Benedict Cumberbatch has his work cut out. When The Imitation Game hits the big screen later this year, we’ll know how he’s solved the Alan Turing riddle. That is: how do you portray a man who – by common consent – had a long list of eye-catching mannerisms (a grating, high-pitched laugh, a stammer of varying frequency and intensity, for starters) without completely misrepresenting Turing as a sort of jabbering loon, like Russell Crowe’s Turing-inspired character at the nadir of his nervous breakdown in A Beautiful Mind?
Turing led the world in so many disciplines – cryptanalysis, mathematics, computer science and programming, artificial intelligence, morphogenesis and more – it is barely conceivable that he should have achieved so much by the time of his death at the age of 41, 60 years ago. When I started researching Codebreaker, my new work for solo soprano, chorus and orchestra based on the life of Alan Turing, I was seduced by Turing’s multi-layered mind. The idea formed that maybe, rather than it being decidedly odd to ask 150 singers to ‘play’ Turing, in fact it may be the perfect solution to the riddle. Perhaps the rich complexity of Turing’s intellect would be far more appropriately brought to life by 150 people than by one.
Not many of Turing’s most private thoughts and feelings have been passed down to us. So coursing through the singers’ text for Codebreaker are poems that I imagined would give voice to them. Oscar Wilde (his epistle ‘De Profundis’), Wilfred Owen, Sara Teasdale, Edward Thomas and Robert Burns are all there, but there’s also a speech by Gordon Brown (the government ‘apology’ to Turing from 2009) alongside tender memories of Turing as a child, loosely based on Sara Turing’s touching biography of her son.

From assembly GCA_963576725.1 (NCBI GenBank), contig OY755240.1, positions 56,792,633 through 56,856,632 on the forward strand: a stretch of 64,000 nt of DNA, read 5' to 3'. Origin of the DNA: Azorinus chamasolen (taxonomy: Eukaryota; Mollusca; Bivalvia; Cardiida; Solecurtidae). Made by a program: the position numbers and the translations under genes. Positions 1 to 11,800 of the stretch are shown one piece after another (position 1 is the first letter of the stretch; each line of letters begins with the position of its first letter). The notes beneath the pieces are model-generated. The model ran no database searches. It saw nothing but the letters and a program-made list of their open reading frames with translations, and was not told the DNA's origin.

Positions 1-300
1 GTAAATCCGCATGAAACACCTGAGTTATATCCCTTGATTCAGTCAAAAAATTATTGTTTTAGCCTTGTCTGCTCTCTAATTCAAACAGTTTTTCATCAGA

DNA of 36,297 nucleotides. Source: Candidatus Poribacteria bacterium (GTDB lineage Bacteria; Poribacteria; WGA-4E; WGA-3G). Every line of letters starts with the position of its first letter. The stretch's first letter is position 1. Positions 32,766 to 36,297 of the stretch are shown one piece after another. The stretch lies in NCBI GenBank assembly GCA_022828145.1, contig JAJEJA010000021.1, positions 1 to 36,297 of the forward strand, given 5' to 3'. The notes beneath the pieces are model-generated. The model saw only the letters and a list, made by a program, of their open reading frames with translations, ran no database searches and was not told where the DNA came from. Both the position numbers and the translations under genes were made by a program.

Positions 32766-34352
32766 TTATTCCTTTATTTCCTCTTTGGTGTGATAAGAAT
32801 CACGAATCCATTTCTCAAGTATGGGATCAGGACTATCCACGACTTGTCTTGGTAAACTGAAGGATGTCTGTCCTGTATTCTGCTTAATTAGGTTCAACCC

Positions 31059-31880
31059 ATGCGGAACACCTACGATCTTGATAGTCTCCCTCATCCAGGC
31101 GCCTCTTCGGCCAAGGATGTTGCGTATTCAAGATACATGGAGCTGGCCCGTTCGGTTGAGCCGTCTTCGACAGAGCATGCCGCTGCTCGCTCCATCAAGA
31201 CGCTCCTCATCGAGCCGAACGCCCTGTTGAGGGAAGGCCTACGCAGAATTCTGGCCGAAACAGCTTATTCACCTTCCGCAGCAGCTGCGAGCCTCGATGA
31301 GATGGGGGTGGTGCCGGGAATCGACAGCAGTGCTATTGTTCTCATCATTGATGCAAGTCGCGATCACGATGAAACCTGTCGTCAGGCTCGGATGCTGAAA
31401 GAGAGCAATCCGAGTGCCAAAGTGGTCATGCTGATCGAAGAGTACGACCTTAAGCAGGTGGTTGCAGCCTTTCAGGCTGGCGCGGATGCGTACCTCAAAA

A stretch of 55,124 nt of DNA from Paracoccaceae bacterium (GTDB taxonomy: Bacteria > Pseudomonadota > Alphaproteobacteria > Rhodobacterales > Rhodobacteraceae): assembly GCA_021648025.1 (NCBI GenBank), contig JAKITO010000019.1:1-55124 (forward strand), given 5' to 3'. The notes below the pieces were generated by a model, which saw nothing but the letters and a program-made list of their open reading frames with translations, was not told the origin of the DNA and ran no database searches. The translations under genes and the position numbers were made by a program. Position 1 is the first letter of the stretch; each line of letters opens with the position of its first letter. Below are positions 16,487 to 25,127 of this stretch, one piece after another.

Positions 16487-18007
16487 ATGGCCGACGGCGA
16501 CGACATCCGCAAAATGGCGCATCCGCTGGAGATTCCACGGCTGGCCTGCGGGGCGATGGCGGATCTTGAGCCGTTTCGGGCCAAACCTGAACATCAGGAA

Despite the fact that Codebreaker is written on a grand scale (more than 200 singers and musicians will be onstage at the premiere) my aim was always to create an intimate experience, as though the listener is literally sitting across a table from Turing as he bares his soul. This poses a special challenge to the choir. I tend to conceive pieces cinematically whilst I’m wrestling with the dramatic structure, and in the case of Codebreaker I focused on two particular movie characterisations: Robert De Niro as Travis Bickle in Taxi Driver, or Daniel Day-Lewis as Daniel Plainview in There Will Be Blood. It’s fascinating to watch De Niro and Day-Lewis completely absorb their own personalities within the character they are playing, and how the camera hardly leaves their face for a moment. Their characters fill the frame. I wondered how it would be to have 150 singers lose themselves within the same character simultaneously. To the extent that during the rehearsal process they start to find new colours in their voice, perhaps wear their hair in a new way, dress differently. So that’s what I’ve tasked the Hertfordshire Chorus with: a kind of massed Method acting.
Will it work? Well, the beauty (curse?) of being a ‘pencil-and-paper’ composer is that you’ll find out at exactly the same moment as I do at the Barbican premiere on 26th April… Nervous? Me?